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Northam Budget Boosts Access To African American History, Improvements at HBCU’s

Governor Ralph Northam State of the Commonwealth
Governor Ralph Northam delivers the 2019 State of the Commonwealth Address. (Photo: Craig Carper/VPM News)

Governor Ralph Northam is setting aside millions of dollars in his biennial budget request to support black history education, as well as historically black colleges and universities. 

The budget includes additional money for museums, cultural sites and highway markers that Northam said help better tell the story of African Americans in Virginia. He’s asking lawmakers to approve $4.5 dollars to provide K-12 students the ability to visit the Black History Museum and Cultural Center of Virginia and the American Civil War Museum. He wants to spend more than $7 million to support historic African American sites, including Freedom House, Monticello, Montpelier, and Maymont and $1 million to support the Slavery and Freedom Heritage site in Richmond. 

“Black history is American history,” Northam said. “But in the past, there has been little state support for the institutions that preserve and teach that history. We aim to rectify that.”

The governor’s budget also includes $895 million in capital funding for public colleges and universities, $262 million of which will go to Virginia State University and Norfolk Station University, which he says have been underfunded for too long.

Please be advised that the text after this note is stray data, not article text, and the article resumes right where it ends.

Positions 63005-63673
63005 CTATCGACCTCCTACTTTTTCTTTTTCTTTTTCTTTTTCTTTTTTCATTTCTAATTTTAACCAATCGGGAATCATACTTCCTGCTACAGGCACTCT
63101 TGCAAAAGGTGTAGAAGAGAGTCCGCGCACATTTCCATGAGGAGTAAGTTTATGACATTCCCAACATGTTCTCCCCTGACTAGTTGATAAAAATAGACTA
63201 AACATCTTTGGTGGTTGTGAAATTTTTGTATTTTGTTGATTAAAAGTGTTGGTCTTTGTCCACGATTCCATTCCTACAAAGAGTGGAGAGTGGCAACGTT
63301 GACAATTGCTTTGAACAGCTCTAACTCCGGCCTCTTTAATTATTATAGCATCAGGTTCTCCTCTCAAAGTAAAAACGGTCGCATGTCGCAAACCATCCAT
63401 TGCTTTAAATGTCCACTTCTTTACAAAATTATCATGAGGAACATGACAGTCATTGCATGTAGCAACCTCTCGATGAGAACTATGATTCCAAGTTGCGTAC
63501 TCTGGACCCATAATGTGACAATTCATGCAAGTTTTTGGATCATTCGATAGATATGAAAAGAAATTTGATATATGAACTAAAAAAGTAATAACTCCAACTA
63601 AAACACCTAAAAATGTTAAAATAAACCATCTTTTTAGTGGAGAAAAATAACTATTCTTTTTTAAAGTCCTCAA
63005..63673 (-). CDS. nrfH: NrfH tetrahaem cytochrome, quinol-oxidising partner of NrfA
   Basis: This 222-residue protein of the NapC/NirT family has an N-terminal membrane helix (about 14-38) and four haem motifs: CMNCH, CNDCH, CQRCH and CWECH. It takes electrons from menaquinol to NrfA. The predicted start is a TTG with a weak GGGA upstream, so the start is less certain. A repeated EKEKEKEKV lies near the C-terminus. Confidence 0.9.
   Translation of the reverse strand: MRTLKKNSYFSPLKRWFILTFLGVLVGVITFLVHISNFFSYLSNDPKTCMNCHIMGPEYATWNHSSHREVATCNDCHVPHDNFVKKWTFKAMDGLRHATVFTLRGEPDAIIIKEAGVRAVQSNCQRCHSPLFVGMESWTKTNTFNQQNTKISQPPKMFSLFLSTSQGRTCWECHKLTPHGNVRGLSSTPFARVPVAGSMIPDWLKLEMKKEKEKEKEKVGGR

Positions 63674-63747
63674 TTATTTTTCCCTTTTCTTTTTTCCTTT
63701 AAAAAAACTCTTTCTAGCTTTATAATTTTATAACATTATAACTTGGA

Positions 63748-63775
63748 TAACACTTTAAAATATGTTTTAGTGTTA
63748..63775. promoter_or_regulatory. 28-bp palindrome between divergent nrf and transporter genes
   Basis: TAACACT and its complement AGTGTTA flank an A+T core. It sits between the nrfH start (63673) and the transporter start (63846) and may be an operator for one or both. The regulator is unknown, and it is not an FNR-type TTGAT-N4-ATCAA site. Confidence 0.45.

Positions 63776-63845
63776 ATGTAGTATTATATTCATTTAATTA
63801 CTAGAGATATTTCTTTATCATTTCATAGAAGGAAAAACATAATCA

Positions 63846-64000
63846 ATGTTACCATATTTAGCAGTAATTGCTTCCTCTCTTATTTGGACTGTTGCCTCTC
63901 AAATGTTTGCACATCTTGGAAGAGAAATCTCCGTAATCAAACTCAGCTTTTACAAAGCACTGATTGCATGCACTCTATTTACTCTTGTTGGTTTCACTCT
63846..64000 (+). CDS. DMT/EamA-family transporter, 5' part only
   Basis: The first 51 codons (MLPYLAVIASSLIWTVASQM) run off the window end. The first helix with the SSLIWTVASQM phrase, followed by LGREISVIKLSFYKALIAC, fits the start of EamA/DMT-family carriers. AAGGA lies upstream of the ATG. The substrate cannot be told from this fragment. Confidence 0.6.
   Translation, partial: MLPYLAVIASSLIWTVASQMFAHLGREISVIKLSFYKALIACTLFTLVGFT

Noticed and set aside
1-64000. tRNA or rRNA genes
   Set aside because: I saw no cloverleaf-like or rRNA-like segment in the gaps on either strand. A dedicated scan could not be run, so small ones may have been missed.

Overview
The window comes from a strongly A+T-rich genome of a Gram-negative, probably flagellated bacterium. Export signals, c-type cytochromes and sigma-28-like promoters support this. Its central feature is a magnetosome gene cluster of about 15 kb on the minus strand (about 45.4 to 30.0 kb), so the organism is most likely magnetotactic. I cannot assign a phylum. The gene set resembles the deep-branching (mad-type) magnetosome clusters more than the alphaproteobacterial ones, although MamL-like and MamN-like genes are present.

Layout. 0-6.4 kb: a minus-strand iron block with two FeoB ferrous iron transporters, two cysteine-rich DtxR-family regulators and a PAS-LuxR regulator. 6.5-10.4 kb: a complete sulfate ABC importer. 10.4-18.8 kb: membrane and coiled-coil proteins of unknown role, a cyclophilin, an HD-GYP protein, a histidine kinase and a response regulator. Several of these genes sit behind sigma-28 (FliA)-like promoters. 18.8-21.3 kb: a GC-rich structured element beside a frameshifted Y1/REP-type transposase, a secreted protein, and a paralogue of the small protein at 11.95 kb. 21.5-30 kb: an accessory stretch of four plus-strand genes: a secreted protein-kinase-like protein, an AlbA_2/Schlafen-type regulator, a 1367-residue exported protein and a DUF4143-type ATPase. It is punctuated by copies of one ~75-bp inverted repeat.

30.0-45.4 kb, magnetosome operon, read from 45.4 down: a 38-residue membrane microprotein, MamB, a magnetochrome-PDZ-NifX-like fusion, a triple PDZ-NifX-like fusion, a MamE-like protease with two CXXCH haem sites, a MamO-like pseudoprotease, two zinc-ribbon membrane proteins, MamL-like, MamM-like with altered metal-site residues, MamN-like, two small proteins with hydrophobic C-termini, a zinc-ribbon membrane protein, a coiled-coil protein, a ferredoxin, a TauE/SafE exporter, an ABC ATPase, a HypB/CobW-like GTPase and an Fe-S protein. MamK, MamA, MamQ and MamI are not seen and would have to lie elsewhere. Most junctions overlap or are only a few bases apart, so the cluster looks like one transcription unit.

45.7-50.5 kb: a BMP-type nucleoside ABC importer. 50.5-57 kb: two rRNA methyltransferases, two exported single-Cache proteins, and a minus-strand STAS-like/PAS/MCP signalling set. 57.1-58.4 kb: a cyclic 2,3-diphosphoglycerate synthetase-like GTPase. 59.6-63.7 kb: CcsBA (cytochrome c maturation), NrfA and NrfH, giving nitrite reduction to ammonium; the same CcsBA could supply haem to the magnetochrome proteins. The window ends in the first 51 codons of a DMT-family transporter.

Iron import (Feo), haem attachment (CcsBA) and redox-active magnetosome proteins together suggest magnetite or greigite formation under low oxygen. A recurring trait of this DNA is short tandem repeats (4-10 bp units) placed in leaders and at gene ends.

Northam has included money to encourage more students of color to become teachers in the Science, Technology, Engineering, and Math (STEM) fields. And he’s set aside money to help HBCU’s provide additional support to their students. 

“Many of our HBCU’s attract students from the first generation in their families to attend college,” Northam said. “Those students often need additional guidance and support, no matter what school they attend.”

Northam released his two-year, $135 billion spending plan, on Tuesday, which also includes a gas tax hike and an end to the taxpayer relief fund, the refund checks that were mailed to many Virginians this fall.

Whittney Evans is VPM News’ features editor.
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